Media Ethics is independent and inclusive. It is editorially eclectic and neither its sponsors, its editor, or its staff are responsible for its content. It strives to present and examine ideas, provide a forum for opinion and research articles on media ethics, as well as a venue for announcements and reviews of meetings, opportunities, and publications. Media Ethics welcomes any and all contributions. All submitted manuscripts are subject to editing at the discretion of the editor.
Photographs and other illustrations often are digitally altered. Unless otherwise specified, authors and photographers retain all rights to their work, subject only to print and electronic publication by Media Ethics itself.
By Ralph D. Barney
Someone once said that to not know is sad, but to not know you don't know is tragic. Most classically trained ethicists (as contrasted to those media ethicists who received their training as part of a journalism or mass communication program) who preach to (or about) media people tend to fall into this category.
By Claude-Jean Bertrand
I find it intriguing how U. S. media ethicists love dropping names--Locke, Rousseau, Nietzsche, Kierkegaard, Hegel, Rawls and others. Probably a habit from medieval scholastics transmitted by German scholarship. One name, however, is not often dropped, that of Jeremy Bentham.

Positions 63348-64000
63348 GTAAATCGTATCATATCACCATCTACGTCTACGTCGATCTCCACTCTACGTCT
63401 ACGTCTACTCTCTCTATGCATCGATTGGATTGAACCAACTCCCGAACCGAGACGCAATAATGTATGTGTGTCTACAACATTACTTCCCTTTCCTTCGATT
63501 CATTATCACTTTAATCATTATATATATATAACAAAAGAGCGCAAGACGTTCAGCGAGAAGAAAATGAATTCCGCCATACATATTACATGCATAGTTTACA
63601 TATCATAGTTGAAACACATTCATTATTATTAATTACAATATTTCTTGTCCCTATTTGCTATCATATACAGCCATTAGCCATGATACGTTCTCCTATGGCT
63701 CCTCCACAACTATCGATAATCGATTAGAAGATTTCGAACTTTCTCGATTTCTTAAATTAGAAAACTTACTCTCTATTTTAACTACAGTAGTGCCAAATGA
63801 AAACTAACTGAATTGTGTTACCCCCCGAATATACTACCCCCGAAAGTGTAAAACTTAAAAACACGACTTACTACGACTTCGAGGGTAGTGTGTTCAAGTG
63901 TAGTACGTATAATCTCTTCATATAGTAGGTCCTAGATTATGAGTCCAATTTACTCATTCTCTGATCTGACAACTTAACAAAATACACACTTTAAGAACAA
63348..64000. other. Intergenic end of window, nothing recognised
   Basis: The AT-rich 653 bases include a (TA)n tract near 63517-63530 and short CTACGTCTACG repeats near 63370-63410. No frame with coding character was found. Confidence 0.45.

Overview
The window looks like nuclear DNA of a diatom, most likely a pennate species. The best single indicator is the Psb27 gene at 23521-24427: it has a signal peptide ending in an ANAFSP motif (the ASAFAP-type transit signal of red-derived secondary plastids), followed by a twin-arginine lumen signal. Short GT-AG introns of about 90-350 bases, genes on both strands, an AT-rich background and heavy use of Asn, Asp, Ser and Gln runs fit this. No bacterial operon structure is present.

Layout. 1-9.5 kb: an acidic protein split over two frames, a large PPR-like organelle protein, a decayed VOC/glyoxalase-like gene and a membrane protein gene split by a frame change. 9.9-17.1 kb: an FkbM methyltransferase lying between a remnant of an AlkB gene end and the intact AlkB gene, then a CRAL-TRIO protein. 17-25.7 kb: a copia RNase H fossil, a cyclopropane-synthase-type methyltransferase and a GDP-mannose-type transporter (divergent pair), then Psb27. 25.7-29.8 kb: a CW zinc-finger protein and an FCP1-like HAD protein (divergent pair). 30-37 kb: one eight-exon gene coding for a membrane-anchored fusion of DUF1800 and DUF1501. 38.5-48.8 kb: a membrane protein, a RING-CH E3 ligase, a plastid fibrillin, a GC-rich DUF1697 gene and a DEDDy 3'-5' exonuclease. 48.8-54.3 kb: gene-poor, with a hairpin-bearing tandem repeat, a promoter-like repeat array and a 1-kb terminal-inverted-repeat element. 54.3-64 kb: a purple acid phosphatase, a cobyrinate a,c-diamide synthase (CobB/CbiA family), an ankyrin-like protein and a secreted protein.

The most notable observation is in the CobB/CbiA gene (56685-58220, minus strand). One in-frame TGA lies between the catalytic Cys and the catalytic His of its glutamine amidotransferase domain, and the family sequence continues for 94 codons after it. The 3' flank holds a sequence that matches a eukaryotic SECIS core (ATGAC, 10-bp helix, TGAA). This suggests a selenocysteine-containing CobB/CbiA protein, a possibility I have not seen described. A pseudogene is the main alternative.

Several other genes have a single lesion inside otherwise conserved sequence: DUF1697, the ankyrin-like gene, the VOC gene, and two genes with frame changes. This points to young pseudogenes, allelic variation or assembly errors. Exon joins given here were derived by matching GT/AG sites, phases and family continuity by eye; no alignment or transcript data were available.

By Bryan E. Denham
In August 2006, photos taken in Beirut by a Lebanese freelance photographer, Adnan Hajj, met their journalistic demise when bloggers detected a more ominous cloud of smoke than had actually formed following an air strike by Israeli forces.
spans the globe for "Ethicalia," minutia about media ethics.
By Russell Frank
An editor at a Danish newspaper invites cartoonists to have a go at the Prophet Muhammad because he thinks they're practicing self-censorship. Publication of the cartoons provokes outrage in the Muslim world.
By Michael Kittross
It is always interesting to read one of John C. Merrill's essays for the first time. He poses a problem and tends to provide a solution, drawing on his broad experience as a journalist, professor and author.
By John C. Merrill
East is East and West is West but the twain is slowly beginning to meet. But not yet.The soft, cooperative, non-competitive, group-oriented Eastern journalism has appeared at the doors to Western journalism. And Western ethical voices are beginning to stress many of the attributes of Eastern media morality.
By Anthony Moretti
The BBC aired pictures of the attacks, On July 7, 2005, four terrorists exploded bombs on three trains and one bus in London, killing more than 50 people, including themselves.
BY I. B. POOCHE
I really don't know what I do for a living. I sit at a computer and punch in numbers. I did the same thing at my last job. The numbers, I think, were about money.
BY DR. EDWARD M KIMBERLL
John Seigenthaler's latest assignment had troubled him deeply. He'd been part of the formal and intense inquiry into a scandal surrounding USA Today, a paper he had helped found.
BY JOHN SEIGENTHALER